When you’re talking about Wisconsin’s economic outlook, the Foxconn deal is bound to come up. And it played a prominent role Saturday in a panel discussion on the future of the state’s economy.
And panel participants were divided on the wisdom of throwing $3 billion in tax breaks to the Taiwanese tech giant.
“I think Foxconn is a fantastic opportunity for the state,” said Kurt Bauer, president and CEO of Wisconsin Manufacturers & Commerce, the state’s largest business group.
Kevin Conroy, who heads up the Madison-based medical testing firm Exact Sciences, had a decidedly bleaker view of the deal.
“The notion of spending $3 billion on Foxconn is maddening,” he said. “It’s like Barnum & Bailey took over the state Capitol. In what world would you spend $3 billion to attract between 3,000 and 13,000 jobs?”
The state Legislature approved the Foxconn deal last week, on a largely party-line vote, and it sits on Gov. Scott Walker's desk for a signing ceremony, likely in coming days.
The two sparred over the issue during a Cap Times Idea Fest discussion at the UW’s Gordon Center, while other panel members — UW-Madison Chancellor Rebecca Blank, Madison College President Jack Daniels III and Brian Birk of Sun Mountain Capital — took more nuanced views of the matter.
The discussion covered a laundry list of economic issues that the state needs to address to prosper in coming decades, including moving past the state’s reliance on manufacturing, boosting entrepreneurial investment and training the workforce for the demands of a high-tech world.
Birk, who partners with the Badger Fund of Funds, which uses state and private money to invest in new companies, said the state could benefit from a mix of incentives to bring in companies and boost entrepreneurial efforts. He said looking at what has created high-wage, full-benefit jobs in other states is instructive.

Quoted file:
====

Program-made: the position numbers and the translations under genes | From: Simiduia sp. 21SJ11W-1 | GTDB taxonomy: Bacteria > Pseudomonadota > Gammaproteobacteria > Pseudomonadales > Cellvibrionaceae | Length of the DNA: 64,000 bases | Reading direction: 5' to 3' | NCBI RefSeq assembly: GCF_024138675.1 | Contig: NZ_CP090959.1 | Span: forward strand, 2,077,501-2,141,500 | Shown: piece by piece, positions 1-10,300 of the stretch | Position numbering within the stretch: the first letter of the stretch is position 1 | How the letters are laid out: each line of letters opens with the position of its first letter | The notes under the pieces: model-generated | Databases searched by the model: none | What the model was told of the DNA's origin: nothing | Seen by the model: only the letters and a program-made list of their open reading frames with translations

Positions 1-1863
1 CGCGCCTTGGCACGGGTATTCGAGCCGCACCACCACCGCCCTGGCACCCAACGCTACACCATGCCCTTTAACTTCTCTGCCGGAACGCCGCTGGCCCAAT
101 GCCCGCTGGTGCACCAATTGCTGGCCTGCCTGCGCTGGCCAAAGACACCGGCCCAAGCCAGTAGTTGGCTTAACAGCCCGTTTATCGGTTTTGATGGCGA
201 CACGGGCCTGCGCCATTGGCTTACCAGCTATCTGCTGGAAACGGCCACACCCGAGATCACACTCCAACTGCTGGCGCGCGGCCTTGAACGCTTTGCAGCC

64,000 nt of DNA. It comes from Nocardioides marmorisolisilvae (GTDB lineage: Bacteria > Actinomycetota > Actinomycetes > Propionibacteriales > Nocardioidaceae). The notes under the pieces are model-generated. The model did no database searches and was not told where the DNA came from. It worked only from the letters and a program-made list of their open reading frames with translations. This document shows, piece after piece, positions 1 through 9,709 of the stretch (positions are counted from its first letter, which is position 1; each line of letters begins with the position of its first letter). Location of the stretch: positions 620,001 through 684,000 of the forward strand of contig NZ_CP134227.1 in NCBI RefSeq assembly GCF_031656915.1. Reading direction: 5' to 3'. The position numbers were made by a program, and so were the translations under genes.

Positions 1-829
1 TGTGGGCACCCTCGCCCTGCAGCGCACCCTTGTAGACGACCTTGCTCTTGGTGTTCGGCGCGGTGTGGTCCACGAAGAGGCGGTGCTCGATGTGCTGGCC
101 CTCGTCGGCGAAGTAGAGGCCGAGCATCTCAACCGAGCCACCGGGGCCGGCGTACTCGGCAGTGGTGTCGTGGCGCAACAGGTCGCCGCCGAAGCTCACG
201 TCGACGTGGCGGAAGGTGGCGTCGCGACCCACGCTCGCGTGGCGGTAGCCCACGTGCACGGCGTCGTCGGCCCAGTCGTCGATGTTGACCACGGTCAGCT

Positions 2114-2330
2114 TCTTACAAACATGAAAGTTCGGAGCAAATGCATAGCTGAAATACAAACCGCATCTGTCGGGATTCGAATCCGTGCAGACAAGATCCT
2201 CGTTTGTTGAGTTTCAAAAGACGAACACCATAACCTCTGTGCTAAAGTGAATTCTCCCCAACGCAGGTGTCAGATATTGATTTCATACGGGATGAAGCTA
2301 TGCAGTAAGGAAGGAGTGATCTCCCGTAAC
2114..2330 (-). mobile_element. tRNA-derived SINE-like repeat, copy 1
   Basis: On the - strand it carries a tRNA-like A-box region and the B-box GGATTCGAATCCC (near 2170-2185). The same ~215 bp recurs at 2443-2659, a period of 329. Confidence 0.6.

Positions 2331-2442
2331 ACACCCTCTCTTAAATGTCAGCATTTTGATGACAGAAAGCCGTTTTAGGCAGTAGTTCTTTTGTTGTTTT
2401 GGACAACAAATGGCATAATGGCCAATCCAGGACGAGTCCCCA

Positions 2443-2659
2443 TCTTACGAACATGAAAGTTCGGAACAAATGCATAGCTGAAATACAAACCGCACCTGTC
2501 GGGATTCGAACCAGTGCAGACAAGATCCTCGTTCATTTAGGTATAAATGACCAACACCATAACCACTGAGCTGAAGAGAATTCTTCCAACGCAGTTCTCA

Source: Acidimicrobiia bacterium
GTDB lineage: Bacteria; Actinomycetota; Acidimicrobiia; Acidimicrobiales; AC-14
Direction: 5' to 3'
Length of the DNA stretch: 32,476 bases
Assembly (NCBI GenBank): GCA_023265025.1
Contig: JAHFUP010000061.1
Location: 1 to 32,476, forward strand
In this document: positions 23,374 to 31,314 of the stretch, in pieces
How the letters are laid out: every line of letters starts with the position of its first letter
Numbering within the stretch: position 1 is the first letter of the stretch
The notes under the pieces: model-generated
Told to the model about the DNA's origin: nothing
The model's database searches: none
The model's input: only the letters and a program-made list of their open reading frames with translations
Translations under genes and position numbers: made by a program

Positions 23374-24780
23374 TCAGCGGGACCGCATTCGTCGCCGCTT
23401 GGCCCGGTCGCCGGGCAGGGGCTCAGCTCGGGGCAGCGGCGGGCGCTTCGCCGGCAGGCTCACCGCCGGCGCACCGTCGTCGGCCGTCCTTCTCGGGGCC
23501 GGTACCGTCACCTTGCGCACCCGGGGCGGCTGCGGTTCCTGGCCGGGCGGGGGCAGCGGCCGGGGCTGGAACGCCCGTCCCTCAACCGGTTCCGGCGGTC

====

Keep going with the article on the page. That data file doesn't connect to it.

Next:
“And one of the things that these states share is they actually have developed economic development policies to think about how to provide support and encourage capital formation for the entrepreneurial economy,” he said.
Blank painted Madison as an economic engine for the state that is having “explosive growth” in some areas, to an extent fueled by university research.
“There are a number of people who talk about Madison being the next Austin, Texas, which was one of the growth miracles of the last 20 years,” she said. “Madison can do that in the next 20 years if the right things come together, and a lot of them are in place. You can really see this place being the center of a high-tech, high-innovation startup economy.”
Daniels said that the state needs to focus on post-secondary education for jobs in large industries like health care, information technology and other growing fields that are going to need skilled workers. And equal access to education is key.
“We’ve heard over the past few years about some of the disparities that we have in our educational programs,” he said. “I would think that in 25 years we would not just have tackled it, but we have solved some of those issues.”